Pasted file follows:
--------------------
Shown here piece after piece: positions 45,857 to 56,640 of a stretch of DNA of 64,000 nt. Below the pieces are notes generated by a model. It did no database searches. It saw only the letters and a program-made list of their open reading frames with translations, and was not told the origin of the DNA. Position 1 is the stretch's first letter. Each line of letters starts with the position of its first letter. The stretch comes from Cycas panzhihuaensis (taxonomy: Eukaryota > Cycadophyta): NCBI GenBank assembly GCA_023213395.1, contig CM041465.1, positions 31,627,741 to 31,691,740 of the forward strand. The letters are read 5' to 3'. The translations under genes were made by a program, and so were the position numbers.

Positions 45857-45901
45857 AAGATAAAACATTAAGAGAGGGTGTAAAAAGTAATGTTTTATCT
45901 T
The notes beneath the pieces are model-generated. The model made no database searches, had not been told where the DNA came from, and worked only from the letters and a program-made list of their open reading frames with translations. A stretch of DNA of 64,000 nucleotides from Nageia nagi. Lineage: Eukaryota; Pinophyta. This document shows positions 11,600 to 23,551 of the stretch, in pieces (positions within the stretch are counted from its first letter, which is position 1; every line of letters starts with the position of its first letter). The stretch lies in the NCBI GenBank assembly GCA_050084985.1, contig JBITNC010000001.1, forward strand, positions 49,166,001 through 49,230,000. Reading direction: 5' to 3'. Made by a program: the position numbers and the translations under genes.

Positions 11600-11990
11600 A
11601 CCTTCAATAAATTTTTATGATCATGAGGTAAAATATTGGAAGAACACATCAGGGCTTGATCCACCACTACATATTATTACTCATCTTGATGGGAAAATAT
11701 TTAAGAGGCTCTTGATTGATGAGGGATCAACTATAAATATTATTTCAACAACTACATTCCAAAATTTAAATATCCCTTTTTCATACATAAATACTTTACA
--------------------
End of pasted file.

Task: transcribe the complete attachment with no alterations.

Shown here piece after piece: positions 45,857 to 56,640 of a stretch of DNA of 64,000 nt. Below the pieces are notes generated by a model. It did no database searches. It saw only the letters and a program-made list of their open reading frames with translations, and was not told the origin of the DNA. Position 1 is the stretch's first letter. Each line of letters starts with the position of its first letter. The stretch comes from Cycas panzhihuaensis (taxonomy: Eukaryota > Cycadophyta): NCBI GenBank assembly GCA_023213395.1, contig CM041465.1, positions 31,627,741 to 31,691,740 of the forward strand. The letters are read 5' to 3'. The translations under genes were made by a program, and so were the position numbers.

Positions 45857-45901
45857 AAGATAAAACATTAAGAGAGGGTGTAAAAAGTAATGTTTTATCT
45901 T
The notes beneath the pieces are model-generated. The model made no database searches, had not been told where the DNA came from, and worked only from the letters and a program-made list of their open reading frames with translations. A stretch of DNA of 64,000 nucleotides from Nageia nagi. Lineage: Eukaryota; Pinophyta. This document shows positions 11,600 to 23,551 of the stretch, in pieces (positions within the stretch are counted from its first letter, which is position 1; every line of letters starts with the position of its first letter). The stretch lies in the NCBI GenBank assembly GCA_050084985.1, contig JBITNC010000001.1, forward strand, positions 49,166,001 through 49,230,000. Reading direction: 5' to 3'. Made by a program: the position numbers and the translations under genes.

Positions 11600-11990
11600 A
11601 CCTTCAATAAATTTTTATGATCATGAGGTAAAATATTGGAAGAACACATCAGGGCTTGATCCACCACTACATATTATTACTCATCTTGATGGGAAAATAT
11701 TTAAGAGGCTCTTGATTGATGAGGGATCAACTATAAATATTATTTCAACAACTACATTCCAAAATTTAAATATCCCTTTTTCATACATAAATACTTTACA